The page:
Abstract: Global Social Policy, Ahead of Print.
      Economic growth is commonly seen as the main driver of poverty reduction in a global perspective, but its impact varies substantially across cases. Meanwhile, the literature has been relatively silent regarding the role of social policy in explaining this variation. In light of an emerging attention to redistribution and social protection in promoting inclusive growth, this article analyses how government cash transfer systems moderate the effect of economic growth on both relative and absolute child poverty across low- and middle-income countries. The empirical analyses compare trends within 16 countries, using data from the Luxembourg Income Study (LIS), by means of descriptive analyses and multivariate regression techniques. Findings show that both economic growth and the expansion of government transfer schemes were associated with falling absolute child poverty rates. While the association between growth and relative child poverty was on average more muted, the analyses found growth to be related to reductions in relative child poverty when combined with sufficiently extensive government transfers, while the opposite effect was found in the face of inadequate levels of transfers. The study provides a framework for studying interrelated effects of national institutions and economic processes, with the findings highlighting the fruitfulness of including indicators on social protection policies when inquiring about enabling conditions for inclusive growth in a development context.
      Citation: Global Social Policy
      PubDate: 2023-11-18T11:43:14Z
      DOI: 10.1177/14680181231205376
       
  • Social policy as knowledge process: How its sociotechnical links to labour
           reconfigure the social question

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      Authors: Christof Lammer
      Abstract: Global Social Policy, Ahead of Print.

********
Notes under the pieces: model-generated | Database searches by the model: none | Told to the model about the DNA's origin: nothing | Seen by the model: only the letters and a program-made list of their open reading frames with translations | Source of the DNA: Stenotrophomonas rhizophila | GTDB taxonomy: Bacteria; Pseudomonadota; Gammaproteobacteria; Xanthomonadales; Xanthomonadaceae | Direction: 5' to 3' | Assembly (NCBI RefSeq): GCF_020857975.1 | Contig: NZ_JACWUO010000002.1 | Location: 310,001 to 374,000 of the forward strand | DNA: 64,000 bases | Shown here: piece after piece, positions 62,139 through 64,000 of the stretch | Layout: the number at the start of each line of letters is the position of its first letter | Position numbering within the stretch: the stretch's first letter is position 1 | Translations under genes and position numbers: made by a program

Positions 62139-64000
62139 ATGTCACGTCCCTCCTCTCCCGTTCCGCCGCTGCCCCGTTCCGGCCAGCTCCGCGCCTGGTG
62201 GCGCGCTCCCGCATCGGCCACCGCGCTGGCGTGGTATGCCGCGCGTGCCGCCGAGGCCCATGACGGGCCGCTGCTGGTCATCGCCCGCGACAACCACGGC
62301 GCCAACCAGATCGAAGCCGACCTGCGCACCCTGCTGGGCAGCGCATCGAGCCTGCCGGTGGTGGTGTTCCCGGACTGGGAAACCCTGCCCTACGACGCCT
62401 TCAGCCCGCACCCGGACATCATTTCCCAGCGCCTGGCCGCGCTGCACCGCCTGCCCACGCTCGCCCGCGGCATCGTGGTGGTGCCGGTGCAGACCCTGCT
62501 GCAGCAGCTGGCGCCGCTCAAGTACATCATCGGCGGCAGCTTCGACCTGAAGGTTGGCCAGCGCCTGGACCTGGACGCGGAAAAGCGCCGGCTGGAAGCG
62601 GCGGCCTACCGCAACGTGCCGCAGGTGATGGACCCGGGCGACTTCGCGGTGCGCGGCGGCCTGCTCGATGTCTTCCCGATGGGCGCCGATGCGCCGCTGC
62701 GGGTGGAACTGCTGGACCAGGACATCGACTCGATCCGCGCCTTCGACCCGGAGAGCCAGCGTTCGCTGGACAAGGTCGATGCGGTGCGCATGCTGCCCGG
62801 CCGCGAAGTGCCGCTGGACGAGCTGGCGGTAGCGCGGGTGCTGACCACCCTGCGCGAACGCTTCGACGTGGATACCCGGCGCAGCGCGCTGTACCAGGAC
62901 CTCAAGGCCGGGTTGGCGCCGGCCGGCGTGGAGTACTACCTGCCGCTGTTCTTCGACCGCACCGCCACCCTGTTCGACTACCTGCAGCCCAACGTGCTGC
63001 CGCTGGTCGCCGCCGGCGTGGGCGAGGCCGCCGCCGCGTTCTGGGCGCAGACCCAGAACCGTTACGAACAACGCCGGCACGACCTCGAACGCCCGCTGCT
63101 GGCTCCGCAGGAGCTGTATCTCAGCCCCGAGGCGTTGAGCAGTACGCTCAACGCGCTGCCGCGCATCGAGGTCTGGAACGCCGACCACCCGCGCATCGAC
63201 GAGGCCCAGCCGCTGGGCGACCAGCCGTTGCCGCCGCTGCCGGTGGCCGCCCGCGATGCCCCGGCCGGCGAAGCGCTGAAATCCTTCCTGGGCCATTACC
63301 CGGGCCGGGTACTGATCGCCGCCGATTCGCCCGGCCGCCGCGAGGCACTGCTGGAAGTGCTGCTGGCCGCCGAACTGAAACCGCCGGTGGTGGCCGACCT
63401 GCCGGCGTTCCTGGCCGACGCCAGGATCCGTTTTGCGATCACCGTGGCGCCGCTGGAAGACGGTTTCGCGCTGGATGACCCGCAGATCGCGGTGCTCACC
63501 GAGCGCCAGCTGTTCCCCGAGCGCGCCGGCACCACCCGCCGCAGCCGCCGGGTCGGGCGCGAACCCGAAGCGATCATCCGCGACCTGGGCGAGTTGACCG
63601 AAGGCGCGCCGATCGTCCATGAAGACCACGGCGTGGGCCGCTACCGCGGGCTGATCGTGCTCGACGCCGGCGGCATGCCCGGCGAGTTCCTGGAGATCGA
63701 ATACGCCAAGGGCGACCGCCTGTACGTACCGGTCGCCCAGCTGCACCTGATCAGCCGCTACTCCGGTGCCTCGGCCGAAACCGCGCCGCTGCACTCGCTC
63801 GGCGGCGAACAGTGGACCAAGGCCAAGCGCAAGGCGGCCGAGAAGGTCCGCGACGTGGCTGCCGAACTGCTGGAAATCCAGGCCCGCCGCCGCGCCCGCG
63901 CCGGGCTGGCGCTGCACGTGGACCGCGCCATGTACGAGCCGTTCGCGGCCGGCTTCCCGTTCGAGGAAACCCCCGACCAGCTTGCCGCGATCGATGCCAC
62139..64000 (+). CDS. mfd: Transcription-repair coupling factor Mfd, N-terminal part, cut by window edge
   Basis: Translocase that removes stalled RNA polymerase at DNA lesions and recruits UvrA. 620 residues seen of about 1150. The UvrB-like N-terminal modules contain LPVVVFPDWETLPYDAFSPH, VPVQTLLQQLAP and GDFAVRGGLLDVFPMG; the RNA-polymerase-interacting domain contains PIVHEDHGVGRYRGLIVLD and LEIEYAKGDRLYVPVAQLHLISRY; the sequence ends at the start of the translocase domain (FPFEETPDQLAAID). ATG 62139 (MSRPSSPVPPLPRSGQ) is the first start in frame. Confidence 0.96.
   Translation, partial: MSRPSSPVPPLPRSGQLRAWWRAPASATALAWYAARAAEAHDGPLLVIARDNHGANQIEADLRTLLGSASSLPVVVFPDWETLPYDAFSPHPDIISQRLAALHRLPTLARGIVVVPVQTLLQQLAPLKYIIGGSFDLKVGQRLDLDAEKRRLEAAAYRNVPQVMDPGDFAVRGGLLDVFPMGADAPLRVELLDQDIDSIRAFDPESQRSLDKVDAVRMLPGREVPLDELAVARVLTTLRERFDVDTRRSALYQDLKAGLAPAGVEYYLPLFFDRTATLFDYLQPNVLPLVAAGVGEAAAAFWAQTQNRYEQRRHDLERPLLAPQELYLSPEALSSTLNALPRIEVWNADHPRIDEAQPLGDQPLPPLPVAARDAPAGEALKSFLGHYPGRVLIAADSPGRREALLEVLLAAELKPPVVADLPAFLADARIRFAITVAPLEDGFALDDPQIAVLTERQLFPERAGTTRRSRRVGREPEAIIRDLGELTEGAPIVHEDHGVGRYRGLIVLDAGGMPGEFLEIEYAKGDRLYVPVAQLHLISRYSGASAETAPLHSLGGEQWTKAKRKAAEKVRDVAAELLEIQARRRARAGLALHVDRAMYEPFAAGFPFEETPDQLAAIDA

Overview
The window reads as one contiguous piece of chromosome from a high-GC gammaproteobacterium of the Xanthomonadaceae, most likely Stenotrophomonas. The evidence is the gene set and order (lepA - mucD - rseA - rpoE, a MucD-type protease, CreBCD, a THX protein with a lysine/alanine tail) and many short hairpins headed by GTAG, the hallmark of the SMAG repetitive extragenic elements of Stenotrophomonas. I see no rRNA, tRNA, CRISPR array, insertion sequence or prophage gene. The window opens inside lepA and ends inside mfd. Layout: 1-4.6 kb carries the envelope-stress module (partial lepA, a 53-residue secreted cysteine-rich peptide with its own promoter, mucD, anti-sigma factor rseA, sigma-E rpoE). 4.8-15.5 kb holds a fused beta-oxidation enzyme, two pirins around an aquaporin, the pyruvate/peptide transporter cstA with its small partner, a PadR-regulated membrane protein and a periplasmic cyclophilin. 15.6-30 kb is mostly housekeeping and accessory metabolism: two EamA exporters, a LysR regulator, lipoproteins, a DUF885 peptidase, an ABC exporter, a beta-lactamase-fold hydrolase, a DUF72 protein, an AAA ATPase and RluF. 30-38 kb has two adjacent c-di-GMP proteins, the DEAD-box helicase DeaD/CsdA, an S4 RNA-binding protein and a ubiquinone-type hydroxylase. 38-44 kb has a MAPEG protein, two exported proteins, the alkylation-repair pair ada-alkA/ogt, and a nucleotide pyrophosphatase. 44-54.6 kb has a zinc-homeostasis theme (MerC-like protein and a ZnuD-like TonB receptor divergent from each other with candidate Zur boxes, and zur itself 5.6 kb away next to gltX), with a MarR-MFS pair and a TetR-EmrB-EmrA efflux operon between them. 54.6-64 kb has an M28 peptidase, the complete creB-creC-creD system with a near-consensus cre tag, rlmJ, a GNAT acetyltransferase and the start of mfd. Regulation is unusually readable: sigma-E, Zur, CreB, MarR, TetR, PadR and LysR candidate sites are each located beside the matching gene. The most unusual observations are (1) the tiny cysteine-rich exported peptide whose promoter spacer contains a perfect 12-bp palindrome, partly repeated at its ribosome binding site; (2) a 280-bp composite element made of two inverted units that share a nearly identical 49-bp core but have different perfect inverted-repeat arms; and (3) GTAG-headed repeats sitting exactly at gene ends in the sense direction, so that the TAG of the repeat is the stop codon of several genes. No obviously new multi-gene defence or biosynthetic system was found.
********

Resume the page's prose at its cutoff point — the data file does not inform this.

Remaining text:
The relationship between labour and social policy is at the heart of the social question. Scholars often treat this link as either a causal relation out there or a conceptual connection in policy makers’ minds. This article examines its sociotechnical materiality instead. It follows anthropologists who ask how bureaucrats practice policy and scholars of science and technology studies who explore how social and technical aspects are interrelated in knowledge processes. China studies has suggested that the minimum livelihood guarantee (dibao) was originally designed as a market-oriented response to transformations of labour such as mass layoffs, peasant proletarianisation and associated unrest but later revamped to only combat extreme poverty. Ethnographic insights into dibao policy in a village in Sichuan show how its designed links to labour were erased and transformed through different methods of bureaucratic targeting, as well as expectations about the bureaucratic ability to know. For a time, dibao was even integrated into alternative rural development projects aimed at decommodification. Studying social policy as a knowledge process uncovers how its sociotechnical links to labour reconfigure it as an answer to the social question.
      Citation: Global Social Policy
      PubDate: 2023-11-03T11:39:32Z
      DOI: 10.1177/14680181231210158
       
  • An eco-social policy typology: From system reproduction to transformation

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      Authors: Robin Schulze Waltrup
      Abstract: Global Social Policy, Ahead of Print.